What the heck, let’s just go full tin-foil-hat today. We’ll start with news that Facebook has suspended “tens of thousands” of apps during its on-going privacy review, although the company rushes to reassure everyone that only (?) 400 developers were involved and not all suspensions reflected actual privacy violations. The New York Times cites a Massachusetts court case for the figure of 69,000 actual suspensions. Facebook doesn’t claim these numbers are complete.
On the bright side, a developer named Canopy has released a privacy-safe news reader named Tonic. The system offers a personalized experience without letting interaction and behavioral data leave the user’s devices. The trick is “differential privacy”, which means sharing interest profiles that apply to groups rather than specific individuals. Whatever the merits of Canopy’s approach, the story here is that companies are trying to solve the problem.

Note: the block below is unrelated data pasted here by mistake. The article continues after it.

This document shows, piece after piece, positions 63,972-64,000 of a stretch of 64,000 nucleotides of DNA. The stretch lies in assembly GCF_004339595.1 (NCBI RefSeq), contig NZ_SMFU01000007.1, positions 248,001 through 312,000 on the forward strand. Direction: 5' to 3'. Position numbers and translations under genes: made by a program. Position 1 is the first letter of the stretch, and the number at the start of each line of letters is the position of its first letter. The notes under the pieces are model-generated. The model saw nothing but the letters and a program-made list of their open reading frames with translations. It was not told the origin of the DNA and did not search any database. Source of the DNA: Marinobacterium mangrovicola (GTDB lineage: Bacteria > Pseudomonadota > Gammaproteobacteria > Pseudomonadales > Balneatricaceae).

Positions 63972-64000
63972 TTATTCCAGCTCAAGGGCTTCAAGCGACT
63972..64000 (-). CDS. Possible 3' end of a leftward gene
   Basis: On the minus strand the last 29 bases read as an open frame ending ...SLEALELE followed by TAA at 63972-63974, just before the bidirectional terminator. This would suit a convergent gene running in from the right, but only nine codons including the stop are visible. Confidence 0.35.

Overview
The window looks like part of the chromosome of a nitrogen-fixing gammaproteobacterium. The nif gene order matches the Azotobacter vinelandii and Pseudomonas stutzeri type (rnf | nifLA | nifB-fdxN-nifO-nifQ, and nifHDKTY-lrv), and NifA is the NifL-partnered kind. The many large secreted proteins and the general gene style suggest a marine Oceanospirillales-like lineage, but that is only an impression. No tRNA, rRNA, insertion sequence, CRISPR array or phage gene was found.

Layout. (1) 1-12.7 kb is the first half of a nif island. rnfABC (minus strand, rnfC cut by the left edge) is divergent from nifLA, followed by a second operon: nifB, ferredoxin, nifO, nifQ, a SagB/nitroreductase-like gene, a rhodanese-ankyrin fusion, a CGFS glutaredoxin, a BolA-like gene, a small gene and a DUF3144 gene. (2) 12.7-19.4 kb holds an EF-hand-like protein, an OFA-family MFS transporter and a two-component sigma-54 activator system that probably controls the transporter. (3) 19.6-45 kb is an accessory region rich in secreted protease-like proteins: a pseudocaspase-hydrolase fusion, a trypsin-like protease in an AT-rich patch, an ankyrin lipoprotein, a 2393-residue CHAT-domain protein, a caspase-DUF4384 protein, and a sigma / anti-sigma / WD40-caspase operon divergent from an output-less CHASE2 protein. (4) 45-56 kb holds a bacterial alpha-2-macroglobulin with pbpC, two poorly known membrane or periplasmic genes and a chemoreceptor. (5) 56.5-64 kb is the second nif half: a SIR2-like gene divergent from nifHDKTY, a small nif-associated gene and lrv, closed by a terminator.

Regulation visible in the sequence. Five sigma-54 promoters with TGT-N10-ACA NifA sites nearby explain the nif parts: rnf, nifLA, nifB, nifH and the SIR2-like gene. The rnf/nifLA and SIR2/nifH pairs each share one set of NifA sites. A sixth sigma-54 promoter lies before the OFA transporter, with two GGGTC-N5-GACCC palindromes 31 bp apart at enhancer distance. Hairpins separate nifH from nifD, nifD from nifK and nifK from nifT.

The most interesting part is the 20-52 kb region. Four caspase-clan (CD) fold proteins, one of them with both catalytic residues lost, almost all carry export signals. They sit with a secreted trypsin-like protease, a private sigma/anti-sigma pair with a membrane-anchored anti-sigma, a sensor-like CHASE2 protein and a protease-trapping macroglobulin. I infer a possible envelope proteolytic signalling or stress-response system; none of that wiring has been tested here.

It’s not exactly privacy but our third item is a strategic alliance on brand safety between Nielsen and OpenSlate. OpenSlate scores more than 600 million ad-supported videos for content, quality and brand suitability. It’s another example of Internet safety issues becoming mainstream concerns that attract mainstream solutions.
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